Nearly 50 percent of households and businesses are unable to host rooftop solar systems due to siting or property ownership issues,1 among other factors. Community solar has the potential to significantly expand solar capacity in the United States by making solar available to those individuals and businesses, although the growth of this market may be constrained by a lack of state legislation or access to financing.

Community solar generally starts with "net metering." In the residential solar market in many states, net metering allows a homeowner to sell excess production generated by a rooftop PV system to the utility and receive a billing credit on the homeowner's invoice. "Virtual net metering" (also called "remote net metering") means that a customer is entitled to this same type of credit when the project is not located on the customer's property. Community solar is an extension of virtual net metering, with multiple customers participating in a virtual net metering pool and receiving some of the benefits of an off-site solar project.

While community energy business models vary, the third-party owner model that is common in the residential solar market can be adapted to community solar, creating opportunities for tax equity investors to participate in community solar projects. Under this model, each customer may purchase the net metering credits associated with a percentage of a project's production for a fixed price, and a third-party owner of the project (or a tax equity partnership) may claim the tax benefits.

Some of the key issues that arise in community solar projects are:

  • Financing. One key challenge for sponsors of community solar projects is aggregating enough projects to attract interest from the large financial institutions that typically provide tax equity financing for solar projects. At the same time, this market presents an opportunity for new tax equity investors to enter the market and make relatively small investments.
  • State Law Issues. Community solar typically depends on state legislation that allows virtual net metering. To date, at least 14 states have implemented legislation that allows for some form of community solar. One issue that arises on the state level is the value of the net metering credit associated with a community solar project (i.e., whether the customer receives a credit equal to the full retail rate of electricity, or a lower credit that takes into account a utility's transmission costs). States may place caps on the aggregate capacity of projects that are eligible for virtual net metering.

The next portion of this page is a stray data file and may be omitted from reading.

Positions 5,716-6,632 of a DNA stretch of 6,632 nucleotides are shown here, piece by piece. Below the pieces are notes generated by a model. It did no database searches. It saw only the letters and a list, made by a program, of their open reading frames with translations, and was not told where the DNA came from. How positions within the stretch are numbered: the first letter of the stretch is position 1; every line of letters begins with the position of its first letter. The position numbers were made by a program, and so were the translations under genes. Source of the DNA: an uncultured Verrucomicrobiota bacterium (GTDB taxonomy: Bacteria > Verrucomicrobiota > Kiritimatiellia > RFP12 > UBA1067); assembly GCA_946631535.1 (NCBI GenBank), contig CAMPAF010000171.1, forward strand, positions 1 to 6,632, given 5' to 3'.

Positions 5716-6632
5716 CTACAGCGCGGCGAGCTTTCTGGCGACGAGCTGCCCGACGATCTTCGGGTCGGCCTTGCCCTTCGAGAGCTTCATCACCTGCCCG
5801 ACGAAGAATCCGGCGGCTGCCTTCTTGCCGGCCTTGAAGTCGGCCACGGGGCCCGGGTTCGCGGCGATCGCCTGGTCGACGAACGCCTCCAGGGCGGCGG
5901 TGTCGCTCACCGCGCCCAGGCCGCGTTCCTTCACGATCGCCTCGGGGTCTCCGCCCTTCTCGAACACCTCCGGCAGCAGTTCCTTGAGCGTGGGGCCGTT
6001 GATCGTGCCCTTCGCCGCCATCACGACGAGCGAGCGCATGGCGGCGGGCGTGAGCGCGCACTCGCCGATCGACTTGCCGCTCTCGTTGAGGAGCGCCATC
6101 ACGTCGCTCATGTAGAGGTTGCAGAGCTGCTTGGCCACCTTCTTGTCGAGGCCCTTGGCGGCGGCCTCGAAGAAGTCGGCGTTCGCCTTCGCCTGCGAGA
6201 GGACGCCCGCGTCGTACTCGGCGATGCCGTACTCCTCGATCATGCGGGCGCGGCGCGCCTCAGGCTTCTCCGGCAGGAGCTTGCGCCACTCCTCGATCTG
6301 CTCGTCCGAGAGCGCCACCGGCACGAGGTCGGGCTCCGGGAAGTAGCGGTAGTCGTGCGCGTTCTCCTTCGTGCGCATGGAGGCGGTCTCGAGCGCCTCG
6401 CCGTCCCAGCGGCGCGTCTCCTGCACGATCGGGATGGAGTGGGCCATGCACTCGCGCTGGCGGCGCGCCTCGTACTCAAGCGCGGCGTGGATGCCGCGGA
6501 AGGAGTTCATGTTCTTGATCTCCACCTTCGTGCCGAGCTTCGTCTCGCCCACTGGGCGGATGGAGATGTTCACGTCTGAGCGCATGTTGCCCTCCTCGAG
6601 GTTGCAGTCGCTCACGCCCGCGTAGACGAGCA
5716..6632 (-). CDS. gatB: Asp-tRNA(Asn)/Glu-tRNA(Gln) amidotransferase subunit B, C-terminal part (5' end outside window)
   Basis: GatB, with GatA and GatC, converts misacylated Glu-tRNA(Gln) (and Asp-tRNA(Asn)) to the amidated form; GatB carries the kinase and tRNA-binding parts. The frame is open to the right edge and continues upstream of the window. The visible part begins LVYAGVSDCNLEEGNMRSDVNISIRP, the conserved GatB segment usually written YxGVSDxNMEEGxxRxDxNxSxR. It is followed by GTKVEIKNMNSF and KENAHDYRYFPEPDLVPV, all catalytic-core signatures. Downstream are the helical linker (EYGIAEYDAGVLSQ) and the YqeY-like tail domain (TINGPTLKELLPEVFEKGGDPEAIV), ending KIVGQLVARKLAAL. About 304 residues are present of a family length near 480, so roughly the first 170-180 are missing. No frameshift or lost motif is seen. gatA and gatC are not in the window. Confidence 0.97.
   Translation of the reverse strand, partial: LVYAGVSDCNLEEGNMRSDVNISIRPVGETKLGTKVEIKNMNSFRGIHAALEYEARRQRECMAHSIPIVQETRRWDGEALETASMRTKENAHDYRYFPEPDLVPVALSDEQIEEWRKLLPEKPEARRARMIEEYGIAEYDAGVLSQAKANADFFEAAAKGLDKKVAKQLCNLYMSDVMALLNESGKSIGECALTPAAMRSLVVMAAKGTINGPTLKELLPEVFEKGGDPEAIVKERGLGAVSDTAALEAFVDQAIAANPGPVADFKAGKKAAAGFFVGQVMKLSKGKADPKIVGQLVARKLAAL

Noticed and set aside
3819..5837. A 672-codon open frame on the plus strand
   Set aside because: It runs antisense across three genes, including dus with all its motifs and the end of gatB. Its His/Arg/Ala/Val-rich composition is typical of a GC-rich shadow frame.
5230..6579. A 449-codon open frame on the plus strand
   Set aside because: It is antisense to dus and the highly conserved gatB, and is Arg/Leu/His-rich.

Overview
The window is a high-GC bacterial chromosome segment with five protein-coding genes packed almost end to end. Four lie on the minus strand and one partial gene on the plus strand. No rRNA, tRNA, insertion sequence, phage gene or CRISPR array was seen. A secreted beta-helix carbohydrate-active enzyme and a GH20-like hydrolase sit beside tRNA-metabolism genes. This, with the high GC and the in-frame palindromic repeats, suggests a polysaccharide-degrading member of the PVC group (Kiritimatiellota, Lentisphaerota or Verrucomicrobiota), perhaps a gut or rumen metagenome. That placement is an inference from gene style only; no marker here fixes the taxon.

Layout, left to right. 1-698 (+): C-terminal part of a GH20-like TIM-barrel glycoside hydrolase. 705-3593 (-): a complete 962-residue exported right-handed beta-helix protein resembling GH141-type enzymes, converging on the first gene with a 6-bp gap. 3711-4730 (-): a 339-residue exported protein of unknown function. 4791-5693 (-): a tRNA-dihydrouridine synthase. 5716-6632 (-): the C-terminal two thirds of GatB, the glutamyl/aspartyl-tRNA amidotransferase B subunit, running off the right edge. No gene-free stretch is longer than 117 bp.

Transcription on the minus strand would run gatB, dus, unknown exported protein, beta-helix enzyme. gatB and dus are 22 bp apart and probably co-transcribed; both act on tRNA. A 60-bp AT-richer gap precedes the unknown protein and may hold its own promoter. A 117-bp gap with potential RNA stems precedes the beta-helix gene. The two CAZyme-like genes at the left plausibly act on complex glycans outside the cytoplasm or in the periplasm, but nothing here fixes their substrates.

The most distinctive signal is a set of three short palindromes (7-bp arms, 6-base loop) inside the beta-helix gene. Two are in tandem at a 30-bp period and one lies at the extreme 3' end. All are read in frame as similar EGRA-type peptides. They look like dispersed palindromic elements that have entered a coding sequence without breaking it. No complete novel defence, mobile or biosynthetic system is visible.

• Customer Credit Issues. In a typical solar project, one of the primary issues for an investor or financing party is the credit of the customer or offtaker. For community solar, the credit risk can be mitigated if the project company has the ability to quickly and easily terminate and replace defaulting customers. Under community solar programs in certain states, if one customer in a virtual net metering pool defaults on its payment obligation to the project company, the project company has the ability to terminate that customer and then sell the applicable net metering credits to a different customer. This flexibility makes a project company less dependent on the credit of an individual customer, so long as there is sufficient demand for the net metering credits and a sufficient pool of customers that are eligible to participate in the applicable state program.
  • Real Estate Issues. Given that community solar projects are typically ground-mount projects, diligence for a community solar project tends to be more expensive and time consuming than diligence for a rooftop PV project. For example, groundmount projects could raise issues with respect to environmental laws and local zoning/setback requirements that are less likely to apply to a rooftop PV project. On the other hand, because community solar projects do not need to be located on the customer's property, a developer has more flexibility in selecting land that is suitable for a solar project.

As sponsors look for new ways reach customers, and states seek to facilitate the growth of renewable energy, we expect business models to continue to develop in the community solar market, creating new opportunities for tax equity investors and lenders of all sizes.